Don’t Just Ask!

James is holding his phone, which is showing the cover of Just Ask! - a children's picture book. James is looking askance at it and Mainie's looking straight at the camera with a startled "nope" expression on her face. They're both wearing straw hats, which are not relevant. (But lovely IMO.)

Just Ask! But don’t. Please. Speaking as disabled people in children’s publishing – this book means well but is wrong.

Luckily readwithriver started #LibrarianFightClub on Instagram…

The idea “it’s always best to ask” when it comes to disability is not new – its the norm. We hear it a lot.

Even as an adult, it’s always disarming when a stranger approaches to ask about your disability. Because generally, we don’t ask strangers about their bodies, their medical history. We consider that private. Something you might discuss with friends. Unless you’re disabled…

Disabled children have to work out, on top of everything else, how to answer these questions. Do they break off from playing with friends to say “bone cancer” or “I didn’t get enough oxygen at birth”?

Do they ignore, say “I don’t want to talk about that” or “I’m just disabled”? It’s a delicate thing to work out – with parents & trusted adults.

But this book sweeps all that away – no, the world can & should “just ask”. And so it’s your job to “just answer”. However private or traumatic it feels.

A close up of Just Ask! by Sonia Sotomayor, illustrated by Rafael Lopez. The strapline is "be different, be brave, be you". We've put # LibrarianFightClub over the top.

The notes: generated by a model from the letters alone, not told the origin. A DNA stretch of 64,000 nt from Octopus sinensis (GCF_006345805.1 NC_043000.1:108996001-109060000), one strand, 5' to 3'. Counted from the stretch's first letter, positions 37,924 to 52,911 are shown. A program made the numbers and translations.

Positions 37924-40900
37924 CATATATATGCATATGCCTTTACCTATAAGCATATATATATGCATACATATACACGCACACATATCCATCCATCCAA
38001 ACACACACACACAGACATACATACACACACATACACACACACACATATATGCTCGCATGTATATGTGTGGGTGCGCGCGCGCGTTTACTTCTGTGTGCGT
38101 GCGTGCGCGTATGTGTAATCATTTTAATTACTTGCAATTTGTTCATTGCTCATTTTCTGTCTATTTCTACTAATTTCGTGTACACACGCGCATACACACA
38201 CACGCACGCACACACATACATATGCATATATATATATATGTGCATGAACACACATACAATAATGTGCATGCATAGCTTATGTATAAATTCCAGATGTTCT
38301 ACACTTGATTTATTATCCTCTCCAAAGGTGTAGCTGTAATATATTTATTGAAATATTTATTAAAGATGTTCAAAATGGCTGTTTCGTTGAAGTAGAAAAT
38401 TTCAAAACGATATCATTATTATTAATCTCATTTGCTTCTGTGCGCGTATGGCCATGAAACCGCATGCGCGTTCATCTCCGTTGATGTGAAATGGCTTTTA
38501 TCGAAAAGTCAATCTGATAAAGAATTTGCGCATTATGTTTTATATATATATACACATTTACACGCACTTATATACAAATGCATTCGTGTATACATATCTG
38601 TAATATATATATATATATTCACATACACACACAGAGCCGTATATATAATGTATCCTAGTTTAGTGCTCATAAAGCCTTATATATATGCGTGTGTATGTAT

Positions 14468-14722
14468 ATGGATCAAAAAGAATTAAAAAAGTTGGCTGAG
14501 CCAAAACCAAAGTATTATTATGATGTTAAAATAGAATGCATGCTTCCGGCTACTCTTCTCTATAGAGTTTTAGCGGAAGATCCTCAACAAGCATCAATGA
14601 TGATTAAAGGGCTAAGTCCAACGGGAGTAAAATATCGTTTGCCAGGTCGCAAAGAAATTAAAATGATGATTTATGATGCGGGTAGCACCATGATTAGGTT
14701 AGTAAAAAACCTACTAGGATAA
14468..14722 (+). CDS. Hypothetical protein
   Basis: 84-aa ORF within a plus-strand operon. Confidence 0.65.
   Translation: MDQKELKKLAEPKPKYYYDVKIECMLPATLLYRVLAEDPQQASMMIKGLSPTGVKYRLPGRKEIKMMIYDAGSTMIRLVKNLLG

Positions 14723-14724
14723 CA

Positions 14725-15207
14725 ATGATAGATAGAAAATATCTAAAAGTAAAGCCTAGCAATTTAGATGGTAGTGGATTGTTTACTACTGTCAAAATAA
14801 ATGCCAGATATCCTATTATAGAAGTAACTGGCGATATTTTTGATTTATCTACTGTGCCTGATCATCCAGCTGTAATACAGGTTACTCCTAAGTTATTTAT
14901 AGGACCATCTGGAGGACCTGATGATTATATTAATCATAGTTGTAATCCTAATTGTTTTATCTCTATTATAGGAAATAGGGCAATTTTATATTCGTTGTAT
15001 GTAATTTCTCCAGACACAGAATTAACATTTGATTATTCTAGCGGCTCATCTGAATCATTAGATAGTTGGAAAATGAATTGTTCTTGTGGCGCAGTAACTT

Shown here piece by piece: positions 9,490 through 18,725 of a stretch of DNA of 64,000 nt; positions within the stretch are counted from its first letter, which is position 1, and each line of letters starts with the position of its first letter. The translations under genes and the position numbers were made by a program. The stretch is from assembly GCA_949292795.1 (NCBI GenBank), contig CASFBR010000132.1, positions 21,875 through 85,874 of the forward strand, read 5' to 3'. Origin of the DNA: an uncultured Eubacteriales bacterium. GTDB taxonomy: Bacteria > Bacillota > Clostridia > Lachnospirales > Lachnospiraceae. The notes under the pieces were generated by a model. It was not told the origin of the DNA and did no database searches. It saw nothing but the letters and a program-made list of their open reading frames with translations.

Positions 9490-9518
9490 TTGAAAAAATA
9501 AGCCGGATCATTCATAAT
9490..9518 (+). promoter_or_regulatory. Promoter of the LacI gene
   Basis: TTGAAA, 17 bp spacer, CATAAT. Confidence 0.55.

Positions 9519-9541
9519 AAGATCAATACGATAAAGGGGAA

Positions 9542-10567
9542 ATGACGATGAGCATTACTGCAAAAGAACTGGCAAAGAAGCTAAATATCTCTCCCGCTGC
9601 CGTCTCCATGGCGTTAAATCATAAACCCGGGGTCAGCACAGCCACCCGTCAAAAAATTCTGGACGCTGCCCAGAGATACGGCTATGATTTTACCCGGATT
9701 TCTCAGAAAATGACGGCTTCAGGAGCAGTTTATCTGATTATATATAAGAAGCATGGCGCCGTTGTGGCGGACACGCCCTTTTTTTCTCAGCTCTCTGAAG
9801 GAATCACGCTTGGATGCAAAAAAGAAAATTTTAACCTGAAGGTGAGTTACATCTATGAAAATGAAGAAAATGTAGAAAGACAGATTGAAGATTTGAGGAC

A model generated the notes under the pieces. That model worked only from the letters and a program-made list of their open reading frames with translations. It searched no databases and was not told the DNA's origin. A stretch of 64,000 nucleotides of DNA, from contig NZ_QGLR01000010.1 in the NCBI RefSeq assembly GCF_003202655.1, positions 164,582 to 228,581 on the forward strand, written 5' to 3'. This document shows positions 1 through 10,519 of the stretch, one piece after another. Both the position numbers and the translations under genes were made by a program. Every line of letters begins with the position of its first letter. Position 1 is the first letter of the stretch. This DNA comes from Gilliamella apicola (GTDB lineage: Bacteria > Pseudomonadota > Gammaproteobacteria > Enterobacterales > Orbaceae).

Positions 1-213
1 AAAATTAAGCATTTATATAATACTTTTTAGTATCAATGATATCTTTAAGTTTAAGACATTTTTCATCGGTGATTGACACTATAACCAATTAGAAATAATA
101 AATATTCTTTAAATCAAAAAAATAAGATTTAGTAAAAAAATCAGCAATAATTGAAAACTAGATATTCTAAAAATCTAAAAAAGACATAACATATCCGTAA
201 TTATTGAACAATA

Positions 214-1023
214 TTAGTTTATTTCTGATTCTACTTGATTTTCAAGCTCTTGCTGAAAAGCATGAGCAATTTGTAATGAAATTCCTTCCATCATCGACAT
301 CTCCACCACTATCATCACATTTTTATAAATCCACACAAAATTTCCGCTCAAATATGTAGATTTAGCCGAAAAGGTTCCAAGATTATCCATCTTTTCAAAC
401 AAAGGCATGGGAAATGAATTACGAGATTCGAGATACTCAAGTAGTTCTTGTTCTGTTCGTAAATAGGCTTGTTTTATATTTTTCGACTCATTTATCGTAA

To be fair, a few lines in the book hint at this: “sometimes my friends don’t feel ready to explain”. But there’s still an obligation: “speaking up keeps me healthy”.

At the core of this book is the (beloved, I know) author’s personal experience with Type 1 diabetes. It’s important to acknowledge that.

And openness about things that make us uncomfortable feels right. But whose discomfort? Do we really feel assuaging it is the duty of disabled children?

Disabled child characters have been used for teachable moments since Tiny Tim. It’s time we moved on. We know there’s very little out there in kidlit when it comes to disability, but bad representation is not better than none.

Full disclosure: James has written a picture book himself on the same subject, with a very different message – it’s called What Happened To You? (2021). It revolves around questions too, but from a disabled child’s perspective. We need to centre disabled children in stories.

And, for that matter, disabled readers. We don’t feel the experience of disabled children has really been centred. To whom is Just Ask! addressed?

Lucy & James Catchpole

This text was also posted on Instagram on the 12th of July 2020.

If you’d like to see some really good children’s books featuring disabled characters, do look at our KidLitCripCrit reviews. Or browse the books on  Bookshop UK or Bookshop US.

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